Adjectives are words often placed at the beginning of a noun to describe it or give more information about it.
One of the most effective ways of making your writing unique is using descriptive adjectives. Employing descriptive adjectives will make your writing much more interesting and vivid. Their use may make all the difference between a good and a great writing piece.
So, what are adjectives of quality? How do we use them appropriately in writing? This article will examine adjectives to describe quality and their usage.
What are Adjectives of Quality?
Adjectives of quality are also known as descriptive adjectives. In a phrase, descriptive adjectives are used to describe a noun’s qualities, such as its size, form, and color. Adjectives are added to the end of a noun to provide further detail.
Adjectives that provide dimension, size, or form to a person, place, or thing are called descriptive adjectives.
They are used to expand nouns in a phrase by elaborating on their attributes (such as color, size, or shape). Using quality adjectives, we can add flair to our writing by emphasizing a noun’s specific function or quality.
How to Use Descriptive Adjectives in Writing
Adjectives of description breathe life into a lifeless text. To minimize overuse, we work them into our writing so that they sound natural.
Adjectives are an excellent tool for helping authors add dimension, emotion, and style to their writing. They aid writers in providing readers with more information about nouns in the sentence.
- The girl sat in the back row.
This sentence doesn’t say much about the noun “girl” because it doesn’t have any adjectives to describe it.
- The fat girl sat in the back row.
This sentence is more precise than the first one because the word “fat” is being used to describe the noun “girl.”
Descriptive adjectives must be strategically placed within a phrase and utilized with the intended meaning. Combined with an adverb, adjective, or clause, they take on new meanings.
Using more than one descriptive adjective in a sentence to describe a noun adequately is possible. Below are some sentences that appropriately and incorrectly employ multiple describing adjectives.
- There’s an attractive yellow sunflower in the garden.
- There’s a yellow attractive sunflower in the garden.
(The first is better and more specific than the second.)
- The big black monkey is sitting on the highest branch.
- The black big monkey is sitting on the highest branch.
(The first is better and more specific than the second.)
Types of Descriptive Adjective
Because they are used to characterize nouns, descriptive adjectives are extremely significant. To better our everyday English communication and writing, we must be familiar with adjectives.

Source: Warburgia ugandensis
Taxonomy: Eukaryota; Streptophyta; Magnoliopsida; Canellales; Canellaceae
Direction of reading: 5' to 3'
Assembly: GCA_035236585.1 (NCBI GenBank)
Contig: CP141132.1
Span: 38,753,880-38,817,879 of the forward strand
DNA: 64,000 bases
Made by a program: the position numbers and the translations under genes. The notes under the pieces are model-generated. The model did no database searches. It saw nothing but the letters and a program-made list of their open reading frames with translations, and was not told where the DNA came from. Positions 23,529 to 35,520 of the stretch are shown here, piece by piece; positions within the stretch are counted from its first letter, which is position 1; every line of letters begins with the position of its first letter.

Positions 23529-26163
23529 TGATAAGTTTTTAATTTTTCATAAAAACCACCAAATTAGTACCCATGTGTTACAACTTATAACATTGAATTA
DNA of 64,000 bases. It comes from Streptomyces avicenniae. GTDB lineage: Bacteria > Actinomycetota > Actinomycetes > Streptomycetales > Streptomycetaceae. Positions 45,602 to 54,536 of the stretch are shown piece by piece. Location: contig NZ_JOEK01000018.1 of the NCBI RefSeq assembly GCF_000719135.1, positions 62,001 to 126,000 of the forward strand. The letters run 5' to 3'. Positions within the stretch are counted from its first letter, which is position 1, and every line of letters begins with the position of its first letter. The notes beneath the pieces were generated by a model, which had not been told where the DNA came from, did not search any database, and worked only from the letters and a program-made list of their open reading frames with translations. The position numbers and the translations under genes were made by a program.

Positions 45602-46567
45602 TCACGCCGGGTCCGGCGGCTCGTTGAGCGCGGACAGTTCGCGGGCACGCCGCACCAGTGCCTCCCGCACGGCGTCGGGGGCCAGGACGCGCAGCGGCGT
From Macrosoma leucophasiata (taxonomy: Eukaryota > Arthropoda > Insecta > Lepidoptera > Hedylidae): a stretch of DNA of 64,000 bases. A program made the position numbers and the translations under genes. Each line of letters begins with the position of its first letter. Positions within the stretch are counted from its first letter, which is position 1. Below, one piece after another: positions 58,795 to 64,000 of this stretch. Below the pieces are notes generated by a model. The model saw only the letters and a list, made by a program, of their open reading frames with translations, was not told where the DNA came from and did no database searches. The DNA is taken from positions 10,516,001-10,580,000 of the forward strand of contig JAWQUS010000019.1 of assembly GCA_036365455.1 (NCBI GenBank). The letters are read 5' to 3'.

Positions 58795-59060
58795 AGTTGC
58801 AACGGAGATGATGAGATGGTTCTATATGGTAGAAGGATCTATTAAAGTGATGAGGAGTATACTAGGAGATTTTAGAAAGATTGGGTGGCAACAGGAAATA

Using descriptive adjectives, we may make our sentence formulation highly clear and emotional. There are three sorts of descriptive adjectives, including the following:
1. Simple Descriptive Adjectives
Adjectives of this sort describe a noun’s characteristic or quality. In addition, it can also be used to convey concepts like smell, temperature, duration, emotion, tone, hue, form, and composition.
Adjectives can be as simple as:
2. Compound Descriptive Adjectives
Adjectives that consist of more than one word are called compound adjectives. If necessary, we will employ them when writing or speaking English.
Compound descriptive adjectives include terms like:
3. Proper Descriptive Adjectives
Adjectives that modify proper nouns must always begin with a capital letter. It is used to characterize nouns that pertain to geographical locations, nationalities, faiths, etc.
Adjectives that accurately characterize a culture, faith, or nationality include:
7 Guidelines for Effective Use of Descriptive Adjectives
Here are some guidelines and pointers for effectively deploying descriptive adjectives:
We can describe a noun by using two or more descriptive adjectives in the proper order.
For example: “The small fluffy white birds sat on the wall.”
2. When using more than one adjective to describe something, the correct order is size, age, shape, color, nationality, and material.
For example: “The big, old, thin gray rabbit sat on the grassland.”
3. Before specific opinion adjectives, you use general opinion adjectives.
For example: “The beautiful, talented singer has won an award.”
4. A comma should separate them where two or more adjectives mean the same thing.
For example: “He was a smart, bright man.”
5. Don’t put a comma between adjectives that mean different things.
For example: “It was pretty cold.”
6. Some adjectives are made by putting a suffix on the end of a noun.
“Danger-dangerous,” “love-lovely,” “child-childlike,” “acid-acidic,” “sheep-sheepish,” “nation-national,” etc.
7. Most of the time, adjectives that describe the opinion come before adjectives that describe the color, shape, size, etc.
“The beautiful black portrait was kept in the museum” is better than “There was a black beautiful portrait in the museum.”
As you can see, descriptive adjectives are a critical aspect of writing that can add color and depth to your stories. They can help paint a picture of your work and the events you’re describing for your readers.
They are expressive, vivid, and enchanting. Instead of struggling with your wording, follow our seven guidelines. At the end of your writing, let your adjectives reign!
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